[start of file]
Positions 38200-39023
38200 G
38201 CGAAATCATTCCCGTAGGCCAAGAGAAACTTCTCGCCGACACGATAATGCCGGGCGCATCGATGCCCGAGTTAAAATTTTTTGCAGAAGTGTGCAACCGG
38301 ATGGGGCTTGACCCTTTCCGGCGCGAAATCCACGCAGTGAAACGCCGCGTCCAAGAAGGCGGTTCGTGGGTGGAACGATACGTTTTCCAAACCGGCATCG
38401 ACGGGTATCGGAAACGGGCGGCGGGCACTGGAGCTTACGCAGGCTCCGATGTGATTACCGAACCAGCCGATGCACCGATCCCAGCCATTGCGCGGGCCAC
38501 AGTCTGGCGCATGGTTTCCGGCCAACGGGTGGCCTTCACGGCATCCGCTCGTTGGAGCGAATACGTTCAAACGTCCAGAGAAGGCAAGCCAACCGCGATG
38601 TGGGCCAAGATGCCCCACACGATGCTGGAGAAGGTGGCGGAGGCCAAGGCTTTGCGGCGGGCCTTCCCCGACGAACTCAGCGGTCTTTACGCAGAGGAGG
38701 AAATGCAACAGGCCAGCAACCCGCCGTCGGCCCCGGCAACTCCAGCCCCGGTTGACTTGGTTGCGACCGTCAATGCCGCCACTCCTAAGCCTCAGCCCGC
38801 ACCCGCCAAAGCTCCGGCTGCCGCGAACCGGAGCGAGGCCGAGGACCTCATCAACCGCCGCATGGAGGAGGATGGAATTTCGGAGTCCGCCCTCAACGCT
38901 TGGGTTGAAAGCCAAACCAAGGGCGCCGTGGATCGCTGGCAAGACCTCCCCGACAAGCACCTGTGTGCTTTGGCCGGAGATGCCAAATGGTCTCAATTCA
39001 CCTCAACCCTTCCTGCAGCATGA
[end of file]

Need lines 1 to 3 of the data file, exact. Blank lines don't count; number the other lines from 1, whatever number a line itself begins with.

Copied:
Positions 38200-39023
38200 G
38201 CGAAATCATTCCCGTAGGCCAAGAGAAACTTCTCGCCGACACGATAATGCCGGGCGCATCGATGCCCGAGTTAAAATTTTTTGCAGAAGTGTGCAACCGG